The woman at the heart of the dispute over one of Europe’s coronavirus hotspots says Spain’s government is exacerbating the crisis and depicts herself as a bulwark against socialist revolutionaries in its ranks.
To her supporters, Isabel Díaz Ayuso, head of Madrid’s regional government and perhaps the second most powerful elected official in the country, is the voice of resistance against a dangerous leftwing government running roughshod over democratic institutions and devastating the motor of the Spanish economy.
To her detractors, the leader of the region of 6.6m people is a rightwing ideologue who has been far too slow in responding to some of the highest infection rates in Europe.
Ms Díaz Ayuso, a 41-year-old who took office last year after a career largely spent in communications for her centre-right People’s party, portrays the regional administration as one of the most important checks on what she says is an “authoritarian” central government.
In an interview with the Financial Times, she accused Socialist prime minister Pedro Sánchez and his coalition allies in the radical left Podemos grouping of shattering “the consensus of the two Spains [of left and right]” and trying to transform the country into a place where only “one form of thinking is allowed”.
The clash comes just three weeks after Mr Sánchez and Ms Díaz Ayuso held a summit-style meeting and promised to work with each other. It highlights how polarised politics have overwhelmed public health messaging; the different weights that Spain’s left and right give to resuming economic activity; and how the country’s complicated decentralised system of government has struggled to contend with the crisis.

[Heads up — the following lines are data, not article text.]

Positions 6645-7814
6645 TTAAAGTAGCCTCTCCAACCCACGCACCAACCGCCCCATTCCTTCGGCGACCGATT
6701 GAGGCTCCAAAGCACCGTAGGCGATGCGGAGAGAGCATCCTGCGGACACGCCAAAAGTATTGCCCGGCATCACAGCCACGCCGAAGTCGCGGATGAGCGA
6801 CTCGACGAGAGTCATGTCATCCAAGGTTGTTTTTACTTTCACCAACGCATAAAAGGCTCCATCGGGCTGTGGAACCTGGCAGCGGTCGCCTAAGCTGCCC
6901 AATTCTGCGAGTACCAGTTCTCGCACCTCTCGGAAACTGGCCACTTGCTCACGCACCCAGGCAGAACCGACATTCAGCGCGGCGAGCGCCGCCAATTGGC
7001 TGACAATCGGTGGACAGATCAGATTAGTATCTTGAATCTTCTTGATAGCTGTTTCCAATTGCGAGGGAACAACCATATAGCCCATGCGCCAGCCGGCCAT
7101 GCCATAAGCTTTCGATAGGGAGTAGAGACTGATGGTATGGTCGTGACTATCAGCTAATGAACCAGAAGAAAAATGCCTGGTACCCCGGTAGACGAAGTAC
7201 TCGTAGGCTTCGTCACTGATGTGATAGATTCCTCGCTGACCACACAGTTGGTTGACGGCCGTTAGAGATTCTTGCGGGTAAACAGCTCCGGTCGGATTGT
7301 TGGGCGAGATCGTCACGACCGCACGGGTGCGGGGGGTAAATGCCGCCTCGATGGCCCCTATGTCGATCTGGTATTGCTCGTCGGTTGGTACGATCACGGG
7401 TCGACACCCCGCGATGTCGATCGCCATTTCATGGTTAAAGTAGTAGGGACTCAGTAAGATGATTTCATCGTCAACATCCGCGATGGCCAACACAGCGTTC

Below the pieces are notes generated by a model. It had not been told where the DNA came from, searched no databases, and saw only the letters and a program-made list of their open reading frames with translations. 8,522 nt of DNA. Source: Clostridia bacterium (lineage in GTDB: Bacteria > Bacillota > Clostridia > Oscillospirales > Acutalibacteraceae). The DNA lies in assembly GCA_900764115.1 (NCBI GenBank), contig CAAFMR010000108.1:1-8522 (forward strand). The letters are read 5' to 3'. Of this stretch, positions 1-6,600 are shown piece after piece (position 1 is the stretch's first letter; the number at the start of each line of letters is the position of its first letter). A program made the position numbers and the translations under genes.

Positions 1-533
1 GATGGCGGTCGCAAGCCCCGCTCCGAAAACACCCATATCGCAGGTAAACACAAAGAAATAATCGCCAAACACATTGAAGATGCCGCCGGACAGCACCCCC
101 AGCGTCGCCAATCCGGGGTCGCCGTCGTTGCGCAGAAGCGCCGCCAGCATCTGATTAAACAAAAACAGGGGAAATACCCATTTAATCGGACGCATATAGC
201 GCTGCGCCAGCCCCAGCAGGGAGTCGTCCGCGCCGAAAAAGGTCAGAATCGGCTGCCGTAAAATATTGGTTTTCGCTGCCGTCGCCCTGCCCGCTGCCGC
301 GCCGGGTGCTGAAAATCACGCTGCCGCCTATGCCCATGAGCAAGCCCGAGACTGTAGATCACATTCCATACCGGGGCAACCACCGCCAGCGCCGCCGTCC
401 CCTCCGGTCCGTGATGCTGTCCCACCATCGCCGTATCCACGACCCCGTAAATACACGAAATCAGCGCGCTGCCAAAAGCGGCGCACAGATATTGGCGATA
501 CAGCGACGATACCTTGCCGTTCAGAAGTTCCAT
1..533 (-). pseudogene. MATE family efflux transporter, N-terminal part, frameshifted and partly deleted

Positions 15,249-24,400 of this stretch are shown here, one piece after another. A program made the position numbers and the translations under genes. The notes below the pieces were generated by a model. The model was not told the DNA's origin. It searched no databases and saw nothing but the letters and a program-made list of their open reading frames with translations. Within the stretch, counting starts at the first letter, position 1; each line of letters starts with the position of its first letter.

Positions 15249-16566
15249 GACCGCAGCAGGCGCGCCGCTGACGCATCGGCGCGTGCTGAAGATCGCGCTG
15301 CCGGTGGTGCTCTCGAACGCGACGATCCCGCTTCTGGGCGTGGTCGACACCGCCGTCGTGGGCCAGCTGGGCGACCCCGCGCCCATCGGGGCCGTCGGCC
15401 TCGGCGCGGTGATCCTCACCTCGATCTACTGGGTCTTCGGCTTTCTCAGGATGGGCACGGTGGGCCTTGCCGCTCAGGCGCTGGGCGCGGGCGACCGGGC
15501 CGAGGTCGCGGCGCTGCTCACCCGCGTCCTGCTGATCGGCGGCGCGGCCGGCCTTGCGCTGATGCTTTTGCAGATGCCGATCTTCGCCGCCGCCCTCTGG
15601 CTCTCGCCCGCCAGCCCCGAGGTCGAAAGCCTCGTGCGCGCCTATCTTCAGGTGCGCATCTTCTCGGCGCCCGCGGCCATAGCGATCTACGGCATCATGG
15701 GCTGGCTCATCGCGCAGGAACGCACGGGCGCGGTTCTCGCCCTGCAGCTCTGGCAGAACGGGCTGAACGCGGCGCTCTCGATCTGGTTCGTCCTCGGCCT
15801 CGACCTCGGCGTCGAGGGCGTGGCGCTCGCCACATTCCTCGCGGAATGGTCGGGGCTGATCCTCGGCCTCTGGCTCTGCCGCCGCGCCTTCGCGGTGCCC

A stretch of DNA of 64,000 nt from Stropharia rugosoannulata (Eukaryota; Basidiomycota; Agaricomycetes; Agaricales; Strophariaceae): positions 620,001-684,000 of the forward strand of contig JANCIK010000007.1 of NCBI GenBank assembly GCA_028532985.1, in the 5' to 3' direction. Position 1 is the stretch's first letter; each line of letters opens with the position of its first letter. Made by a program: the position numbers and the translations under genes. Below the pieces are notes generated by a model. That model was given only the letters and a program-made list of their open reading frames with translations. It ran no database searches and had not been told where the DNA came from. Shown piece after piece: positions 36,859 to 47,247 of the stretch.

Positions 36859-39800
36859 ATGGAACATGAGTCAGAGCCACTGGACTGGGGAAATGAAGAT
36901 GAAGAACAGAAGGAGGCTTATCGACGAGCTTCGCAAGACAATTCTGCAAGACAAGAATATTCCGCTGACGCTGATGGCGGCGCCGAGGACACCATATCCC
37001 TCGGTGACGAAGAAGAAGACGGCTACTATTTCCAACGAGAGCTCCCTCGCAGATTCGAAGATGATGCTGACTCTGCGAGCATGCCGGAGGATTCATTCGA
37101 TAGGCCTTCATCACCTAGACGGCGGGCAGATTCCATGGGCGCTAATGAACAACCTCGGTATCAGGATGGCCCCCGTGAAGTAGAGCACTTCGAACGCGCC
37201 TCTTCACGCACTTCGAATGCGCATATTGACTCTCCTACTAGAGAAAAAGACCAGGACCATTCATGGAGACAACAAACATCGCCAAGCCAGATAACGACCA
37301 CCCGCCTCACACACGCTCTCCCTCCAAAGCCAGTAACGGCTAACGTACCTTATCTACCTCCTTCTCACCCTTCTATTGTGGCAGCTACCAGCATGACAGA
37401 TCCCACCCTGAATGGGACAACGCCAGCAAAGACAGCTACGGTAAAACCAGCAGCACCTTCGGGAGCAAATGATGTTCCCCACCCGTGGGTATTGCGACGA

“It is more of a political problem, not a health one, because Madrid was doing things well,” Ms Diaz Ayuso said of the tensions over coronavirus curbs in her region, half of whose inhabitants live in the capital city.
“Just when we had applied sensible and fair measures that were showing results, the Spanish government rapidly decided to change its discourse and impose a very different model of lockdown that is very bad for the economy, does not solve the problem and has been rejected by the courts.”
Mr Sánchez’s government contends that it had no alternative but to use emergency powers to impose a ban on people entering and leaving the capital city and nine nearby municipalities — because of what it depicts as the inadequacies of Ms Díaz Ayuso’s measures in a region that for weeks was the most infected in Europe.
While the infection rate has fallen significantly in Madrid since the end of last month, it remains twice the average in Spain, itself one of the worst affected countries in Europe.
Mr Sánchez’s officials add that they had to act quickly after a court had struck down its previous controls just ahead of a holiday weekend.
“The business of a vital region like Madrid, with 6.6m citizens, which is also